While an admissions essay may not be required, an artist summary or statement may. Artist statements are typically a few paragraphs long and are meant to be an introduction to who you are and what your professional or future plans might be.

Include an introduction with your name, location, and high school/art school you have attended. In the second paragraph, talk about your skills, specialties, and interests. Finally, discuss what is in the portfolio. If you are asked to talk about one of the artist tests or required artwork, share about the process, why you made the artistic choices you did, and what techniques you incorporated.

Examples of Art School Portfolios

via Student Art Guide

This artist portfolio shows two different studies of the same topic. One one page, it highlights color, shading, highlighting, etc. The second page is a sketch, rather than a finished project. Sketchbooks like this are commonly required for painters or drawers.

Here is another way of laying out a portfolio in a way that shows off an artist’s abilities in two different areas — watercolor and portrait drawing. This format is both eye-catching and informative for the reviewer.

Fashion artists will often need a portfolio as well. With this area, you will need to “show your work.” This portfolio page includes concept, sketches, and then images of the real, finished product.

via Student Art Guide


If your area is in hard products such as sculpture or clay, clear and concise images are a must. Take pictures on a white and clean background so that the work pops. The highest quality pictures are one of the most important aspects of a portfolio no matter the medium.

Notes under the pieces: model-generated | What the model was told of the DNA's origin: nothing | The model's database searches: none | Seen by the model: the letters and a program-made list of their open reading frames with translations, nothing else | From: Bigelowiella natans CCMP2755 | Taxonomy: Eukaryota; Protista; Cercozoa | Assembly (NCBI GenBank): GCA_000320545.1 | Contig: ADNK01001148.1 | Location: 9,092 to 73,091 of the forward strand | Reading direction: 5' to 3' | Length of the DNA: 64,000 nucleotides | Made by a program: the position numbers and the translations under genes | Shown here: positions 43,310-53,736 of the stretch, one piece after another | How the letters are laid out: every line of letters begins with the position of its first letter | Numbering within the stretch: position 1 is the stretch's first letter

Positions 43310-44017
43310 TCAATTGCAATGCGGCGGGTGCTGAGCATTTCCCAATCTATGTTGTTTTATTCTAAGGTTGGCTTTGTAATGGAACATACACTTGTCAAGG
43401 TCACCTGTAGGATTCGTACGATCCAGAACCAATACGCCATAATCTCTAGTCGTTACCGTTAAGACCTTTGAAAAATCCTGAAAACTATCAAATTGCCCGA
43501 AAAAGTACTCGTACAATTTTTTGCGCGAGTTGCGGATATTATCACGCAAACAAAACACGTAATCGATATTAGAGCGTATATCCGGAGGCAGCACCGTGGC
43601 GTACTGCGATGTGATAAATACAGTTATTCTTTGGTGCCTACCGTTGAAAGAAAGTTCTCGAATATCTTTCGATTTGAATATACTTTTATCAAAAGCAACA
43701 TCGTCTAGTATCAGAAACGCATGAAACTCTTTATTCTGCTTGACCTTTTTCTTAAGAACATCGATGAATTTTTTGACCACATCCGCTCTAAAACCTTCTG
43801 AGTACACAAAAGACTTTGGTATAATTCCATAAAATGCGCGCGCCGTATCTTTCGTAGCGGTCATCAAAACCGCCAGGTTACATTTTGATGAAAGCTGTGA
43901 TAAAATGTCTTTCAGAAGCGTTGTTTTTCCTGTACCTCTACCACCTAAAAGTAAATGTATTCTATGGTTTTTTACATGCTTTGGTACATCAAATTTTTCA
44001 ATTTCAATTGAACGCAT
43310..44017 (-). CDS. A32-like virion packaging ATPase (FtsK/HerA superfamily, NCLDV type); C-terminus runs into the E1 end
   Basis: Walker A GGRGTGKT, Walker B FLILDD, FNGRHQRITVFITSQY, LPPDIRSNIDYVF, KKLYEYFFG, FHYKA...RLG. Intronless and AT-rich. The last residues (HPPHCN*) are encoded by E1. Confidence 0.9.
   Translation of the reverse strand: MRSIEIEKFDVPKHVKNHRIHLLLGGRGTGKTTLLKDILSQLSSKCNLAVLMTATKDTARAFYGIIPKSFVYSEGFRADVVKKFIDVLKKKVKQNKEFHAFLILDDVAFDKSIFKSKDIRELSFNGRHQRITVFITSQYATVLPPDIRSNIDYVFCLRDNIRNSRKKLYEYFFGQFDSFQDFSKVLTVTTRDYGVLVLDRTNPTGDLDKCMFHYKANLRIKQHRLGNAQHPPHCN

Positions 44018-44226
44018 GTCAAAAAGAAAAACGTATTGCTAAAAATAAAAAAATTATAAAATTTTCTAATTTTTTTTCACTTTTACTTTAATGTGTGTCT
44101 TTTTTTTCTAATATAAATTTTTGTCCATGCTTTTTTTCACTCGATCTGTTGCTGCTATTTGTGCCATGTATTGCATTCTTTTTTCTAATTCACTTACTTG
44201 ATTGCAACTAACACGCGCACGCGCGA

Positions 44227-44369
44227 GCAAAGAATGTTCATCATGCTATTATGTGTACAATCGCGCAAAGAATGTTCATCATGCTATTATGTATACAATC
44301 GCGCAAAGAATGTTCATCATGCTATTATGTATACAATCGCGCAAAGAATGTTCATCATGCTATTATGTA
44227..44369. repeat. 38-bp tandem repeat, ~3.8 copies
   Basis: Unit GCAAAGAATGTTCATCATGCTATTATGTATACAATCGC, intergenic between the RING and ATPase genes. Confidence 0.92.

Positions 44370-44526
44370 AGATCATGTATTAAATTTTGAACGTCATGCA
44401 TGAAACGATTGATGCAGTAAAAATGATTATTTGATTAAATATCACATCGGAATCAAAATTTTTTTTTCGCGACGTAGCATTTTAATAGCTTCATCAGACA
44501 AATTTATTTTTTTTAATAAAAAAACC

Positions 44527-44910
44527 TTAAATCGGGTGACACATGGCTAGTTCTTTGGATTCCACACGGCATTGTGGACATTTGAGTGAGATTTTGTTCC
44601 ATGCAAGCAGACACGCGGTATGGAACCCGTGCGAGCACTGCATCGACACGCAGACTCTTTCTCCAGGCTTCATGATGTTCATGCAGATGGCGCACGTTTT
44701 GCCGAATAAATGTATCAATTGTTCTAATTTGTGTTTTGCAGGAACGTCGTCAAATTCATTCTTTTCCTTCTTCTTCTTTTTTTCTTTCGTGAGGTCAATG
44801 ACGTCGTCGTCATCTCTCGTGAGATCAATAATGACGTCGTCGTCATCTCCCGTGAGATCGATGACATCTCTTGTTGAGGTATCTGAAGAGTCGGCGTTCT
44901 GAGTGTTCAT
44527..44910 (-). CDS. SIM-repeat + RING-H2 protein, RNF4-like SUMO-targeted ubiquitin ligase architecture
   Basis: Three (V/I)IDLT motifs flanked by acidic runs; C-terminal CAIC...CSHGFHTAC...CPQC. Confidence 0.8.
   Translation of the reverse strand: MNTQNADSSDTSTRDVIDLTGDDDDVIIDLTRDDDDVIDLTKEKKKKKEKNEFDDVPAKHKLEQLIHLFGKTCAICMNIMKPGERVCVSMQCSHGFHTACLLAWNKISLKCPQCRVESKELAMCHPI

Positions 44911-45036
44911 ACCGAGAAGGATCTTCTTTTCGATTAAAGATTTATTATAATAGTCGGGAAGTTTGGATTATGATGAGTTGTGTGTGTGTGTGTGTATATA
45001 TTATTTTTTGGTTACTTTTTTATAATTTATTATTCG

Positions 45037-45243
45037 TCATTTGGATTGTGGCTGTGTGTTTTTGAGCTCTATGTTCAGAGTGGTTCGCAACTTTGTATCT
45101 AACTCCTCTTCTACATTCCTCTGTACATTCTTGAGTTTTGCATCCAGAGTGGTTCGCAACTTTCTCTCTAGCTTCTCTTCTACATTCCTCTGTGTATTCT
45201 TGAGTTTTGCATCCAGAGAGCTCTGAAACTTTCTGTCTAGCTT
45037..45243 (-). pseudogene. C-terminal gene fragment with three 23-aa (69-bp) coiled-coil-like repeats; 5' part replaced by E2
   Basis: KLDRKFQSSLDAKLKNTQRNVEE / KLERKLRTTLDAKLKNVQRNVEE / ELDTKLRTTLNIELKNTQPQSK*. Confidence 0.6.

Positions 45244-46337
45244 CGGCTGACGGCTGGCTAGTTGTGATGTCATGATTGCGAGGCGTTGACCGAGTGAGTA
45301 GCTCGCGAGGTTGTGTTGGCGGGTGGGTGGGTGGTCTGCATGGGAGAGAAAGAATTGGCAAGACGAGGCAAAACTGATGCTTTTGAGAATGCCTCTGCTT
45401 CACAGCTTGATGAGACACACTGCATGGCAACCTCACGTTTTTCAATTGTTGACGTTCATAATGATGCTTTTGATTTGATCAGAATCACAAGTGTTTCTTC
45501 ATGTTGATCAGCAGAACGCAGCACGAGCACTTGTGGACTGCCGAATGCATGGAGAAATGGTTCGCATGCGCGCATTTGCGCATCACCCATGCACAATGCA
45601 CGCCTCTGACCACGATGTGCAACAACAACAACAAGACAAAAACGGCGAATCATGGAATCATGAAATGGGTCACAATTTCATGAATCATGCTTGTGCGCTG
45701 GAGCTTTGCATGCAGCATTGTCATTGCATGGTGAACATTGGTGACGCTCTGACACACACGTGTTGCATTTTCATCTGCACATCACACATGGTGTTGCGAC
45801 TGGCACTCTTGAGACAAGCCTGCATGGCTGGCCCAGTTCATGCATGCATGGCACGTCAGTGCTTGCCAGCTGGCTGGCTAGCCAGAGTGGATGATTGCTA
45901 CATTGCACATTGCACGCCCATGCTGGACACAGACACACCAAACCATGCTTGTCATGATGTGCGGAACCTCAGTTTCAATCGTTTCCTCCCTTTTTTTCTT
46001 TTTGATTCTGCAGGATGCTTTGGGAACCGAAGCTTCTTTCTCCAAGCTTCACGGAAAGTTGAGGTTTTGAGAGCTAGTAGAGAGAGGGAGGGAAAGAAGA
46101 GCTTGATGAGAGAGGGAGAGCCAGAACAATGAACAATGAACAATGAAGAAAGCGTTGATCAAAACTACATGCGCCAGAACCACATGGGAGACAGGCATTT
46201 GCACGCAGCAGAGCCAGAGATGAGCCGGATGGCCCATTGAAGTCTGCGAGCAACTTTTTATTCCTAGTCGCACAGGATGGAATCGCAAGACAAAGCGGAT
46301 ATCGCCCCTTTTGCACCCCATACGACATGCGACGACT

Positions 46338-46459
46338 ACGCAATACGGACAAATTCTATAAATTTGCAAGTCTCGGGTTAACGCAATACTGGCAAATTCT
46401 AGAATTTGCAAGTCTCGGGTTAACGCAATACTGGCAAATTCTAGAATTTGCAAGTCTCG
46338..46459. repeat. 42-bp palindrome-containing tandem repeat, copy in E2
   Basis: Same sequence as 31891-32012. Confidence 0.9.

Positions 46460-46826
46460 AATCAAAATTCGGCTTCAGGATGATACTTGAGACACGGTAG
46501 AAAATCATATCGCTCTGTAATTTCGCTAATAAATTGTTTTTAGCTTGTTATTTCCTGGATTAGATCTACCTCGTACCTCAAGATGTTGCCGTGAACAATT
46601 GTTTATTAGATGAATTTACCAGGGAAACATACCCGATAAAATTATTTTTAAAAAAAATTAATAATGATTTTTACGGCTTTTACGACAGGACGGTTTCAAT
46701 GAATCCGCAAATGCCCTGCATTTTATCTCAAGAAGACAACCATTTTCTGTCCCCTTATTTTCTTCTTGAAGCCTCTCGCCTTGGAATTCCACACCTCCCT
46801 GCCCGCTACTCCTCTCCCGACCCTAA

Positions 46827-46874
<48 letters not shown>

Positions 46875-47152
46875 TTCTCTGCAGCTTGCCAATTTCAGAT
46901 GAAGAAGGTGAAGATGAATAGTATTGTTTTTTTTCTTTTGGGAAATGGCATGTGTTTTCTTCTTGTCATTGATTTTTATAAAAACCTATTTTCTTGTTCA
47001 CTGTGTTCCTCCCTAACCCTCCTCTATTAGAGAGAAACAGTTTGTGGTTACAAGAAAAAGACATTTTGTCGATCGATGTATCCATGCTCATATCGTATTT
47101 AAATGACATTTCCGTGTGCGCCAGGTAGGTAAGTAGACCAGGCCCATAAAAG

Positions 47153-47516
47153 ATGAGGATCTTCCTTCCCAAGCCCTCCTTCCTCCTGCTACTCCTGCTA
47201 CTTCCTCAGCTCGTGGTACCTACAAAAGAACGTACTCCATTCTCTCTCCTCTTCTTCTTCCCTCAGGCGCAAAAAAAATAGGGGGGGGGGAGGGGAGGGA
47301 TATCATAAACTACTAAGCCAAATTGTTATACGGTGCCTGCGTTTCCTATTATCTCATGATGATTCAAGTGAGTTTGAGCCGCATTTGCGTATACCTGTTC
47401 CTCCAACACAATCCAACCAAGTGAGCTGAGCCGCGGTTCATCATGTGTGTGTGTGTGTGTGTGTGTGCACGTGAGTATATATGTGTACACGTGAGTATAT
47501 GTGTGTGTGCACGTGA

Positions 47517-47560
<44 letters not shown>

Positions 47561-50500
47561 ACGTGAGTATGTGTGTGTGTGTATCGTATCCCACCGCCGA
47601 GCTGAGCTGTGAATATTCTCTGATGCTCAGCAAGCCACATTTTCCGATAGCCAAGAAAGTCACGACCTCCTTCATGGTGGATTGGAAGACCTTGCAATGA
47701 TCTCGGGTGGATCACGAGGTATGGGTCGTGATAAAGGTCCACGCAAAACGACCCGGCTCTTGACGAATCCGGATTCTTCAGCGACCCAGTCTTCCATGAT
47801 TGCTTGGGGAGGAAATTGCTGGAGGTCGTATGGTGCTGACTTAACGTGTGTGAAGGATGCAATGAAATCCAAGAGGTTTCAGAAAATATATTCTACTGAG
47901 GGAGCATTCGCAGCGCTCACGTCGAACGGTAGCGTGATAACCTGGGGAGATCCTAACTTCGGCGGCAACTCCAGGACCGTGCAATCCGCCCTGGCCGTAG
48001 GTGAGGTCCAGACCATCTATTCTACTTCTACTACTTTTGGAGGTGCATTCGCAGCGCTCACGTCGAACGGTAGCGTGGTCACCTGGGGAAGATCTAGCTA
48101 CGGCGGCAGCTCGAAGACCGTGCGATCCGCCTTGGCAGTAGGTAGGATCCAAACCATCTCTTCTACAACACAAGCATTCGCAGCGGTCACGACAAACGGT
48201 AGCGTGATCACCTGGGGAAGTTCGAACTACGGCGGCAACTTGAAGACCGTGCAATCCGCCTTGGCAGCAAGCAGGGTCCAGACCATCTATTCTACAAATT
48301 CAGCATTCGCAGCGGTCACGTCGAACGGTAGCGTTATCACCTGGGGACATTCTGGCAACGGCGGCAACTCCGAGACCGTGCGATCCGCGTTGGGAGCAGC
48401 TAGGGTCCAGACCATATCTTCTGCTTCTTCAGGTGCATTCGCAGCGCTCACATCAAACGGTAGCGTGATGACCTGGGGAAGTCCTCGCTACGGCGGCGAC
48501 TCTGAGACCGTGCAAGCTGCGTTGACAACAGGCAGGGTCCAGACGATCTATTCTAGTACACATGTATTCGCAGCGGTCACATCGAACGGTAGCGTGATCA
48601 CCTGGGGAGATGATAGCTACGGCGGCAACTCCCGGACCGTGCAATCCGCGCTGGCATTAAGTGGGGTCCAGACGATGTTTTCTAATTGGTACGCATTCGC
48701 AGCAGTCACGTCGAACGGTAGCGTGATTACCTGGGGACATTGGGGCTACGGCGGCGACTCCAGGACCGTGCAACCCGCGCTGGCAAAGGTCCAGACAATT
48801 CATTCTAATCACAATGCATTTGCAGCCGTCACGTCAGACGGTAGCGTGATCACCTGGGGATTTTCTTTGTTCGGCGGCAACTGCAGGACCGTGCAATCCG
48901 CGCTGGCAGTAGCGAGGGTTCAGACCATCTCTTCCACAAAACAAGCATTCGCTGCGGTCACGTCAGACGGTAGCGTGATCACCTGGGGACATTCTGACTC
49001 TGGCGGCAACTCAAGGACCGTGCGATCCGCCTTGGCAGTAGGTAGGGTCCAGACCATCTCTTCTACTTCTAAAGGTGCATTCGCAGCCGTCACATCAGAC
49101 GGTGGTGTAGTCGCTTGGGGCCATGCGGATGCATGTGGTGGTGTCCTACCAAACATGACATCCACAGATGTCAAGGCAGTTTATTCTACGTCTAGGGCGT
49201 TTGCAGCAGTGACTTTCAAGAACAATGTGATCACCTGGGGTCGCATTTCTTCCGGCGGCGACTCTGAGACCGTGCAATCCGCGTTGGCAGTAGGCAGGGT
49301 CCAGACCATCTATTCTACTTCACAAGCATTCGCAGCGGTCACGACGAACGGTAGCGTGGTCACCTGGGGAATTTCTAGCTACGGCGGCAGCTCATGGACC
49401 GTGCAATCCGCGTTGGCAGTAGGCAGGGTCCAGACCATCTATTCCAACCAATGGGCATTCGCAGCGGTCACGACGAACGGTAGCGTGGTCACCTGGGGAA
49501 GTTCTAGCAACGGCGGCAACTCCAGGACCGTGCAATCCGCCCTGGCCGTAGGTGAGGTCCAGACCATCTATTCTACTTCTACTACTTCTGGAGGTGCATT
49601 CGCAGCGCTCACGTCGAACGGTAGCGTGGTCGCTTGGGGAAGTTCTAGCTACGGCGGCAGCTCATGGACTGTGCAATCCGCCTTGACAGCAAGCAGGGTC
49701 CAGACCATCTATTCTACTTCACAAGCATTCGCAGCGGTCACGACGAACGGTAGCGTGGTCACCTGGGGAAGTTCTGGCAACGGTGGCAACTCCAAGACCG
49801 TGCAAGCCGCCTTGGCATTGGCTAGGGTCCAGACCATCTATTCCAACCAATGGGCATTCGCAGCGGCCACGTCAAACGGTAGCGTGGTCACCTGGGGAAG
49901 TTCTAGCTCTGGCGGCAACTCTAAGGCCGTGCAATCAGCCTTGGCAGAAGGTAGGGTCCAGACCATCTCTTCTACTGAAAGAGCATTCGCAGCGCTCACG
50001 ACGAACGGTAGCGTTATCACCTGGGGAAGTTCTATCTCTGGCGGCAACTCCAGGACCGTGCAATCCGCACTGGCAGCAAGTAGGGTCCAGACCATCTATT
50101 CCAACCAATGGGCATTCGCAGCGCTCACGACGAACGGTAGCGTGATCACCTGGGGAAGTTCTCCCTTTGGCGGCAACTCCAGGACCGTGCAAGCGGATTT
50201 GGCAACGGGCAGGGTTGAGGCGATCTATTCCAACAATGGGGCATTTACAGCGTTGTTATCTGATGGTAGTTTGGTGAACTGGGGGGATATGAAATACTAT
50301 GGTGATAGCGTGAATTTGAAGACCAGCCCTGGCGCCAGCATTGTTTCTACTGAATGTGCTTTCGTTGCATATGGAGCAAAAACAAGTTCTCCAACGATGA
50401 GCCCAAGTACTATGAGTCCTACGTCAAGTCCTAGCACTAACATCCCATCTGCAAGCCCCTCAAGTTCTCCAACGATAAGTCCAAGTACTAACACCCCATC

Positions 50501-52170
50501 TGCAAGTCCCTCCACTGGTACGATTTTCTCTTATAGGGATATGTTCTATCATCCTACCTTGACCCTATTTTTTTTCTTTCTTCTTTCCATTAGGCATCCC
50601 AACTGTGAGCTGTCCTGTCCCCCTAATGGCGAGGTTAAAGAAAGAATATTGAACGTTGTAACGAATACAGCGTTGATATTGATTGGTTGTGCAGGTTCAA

Why You Should Take Creative Elective Courses in College



When choosing your electives for the upcoming semester, it’s easy to pick ones that seem most relevant to your major, such as a business course for marketing majors or an animal biology class for chemists. However, at most colleges, you’re not stuck with just the courses most similar to your major. In fact, there are loads of creative elective course options in the fine arts (art, music, drama, etc.)  that are both relevant and useful. Need convincing? Here are 6 reasons why you should add art to your schedule.

1. You Need a Break

At some point, most college students suffer from some level of burnout. Focusing so much on one subject for too long might mean losing interest or focus. Taking a class that interests you (such as a beginner guitar course or a theater directing class) can help you stretch your mind and relax a bit — totally essential for just about every college student.

2. Classes Matter on a Resume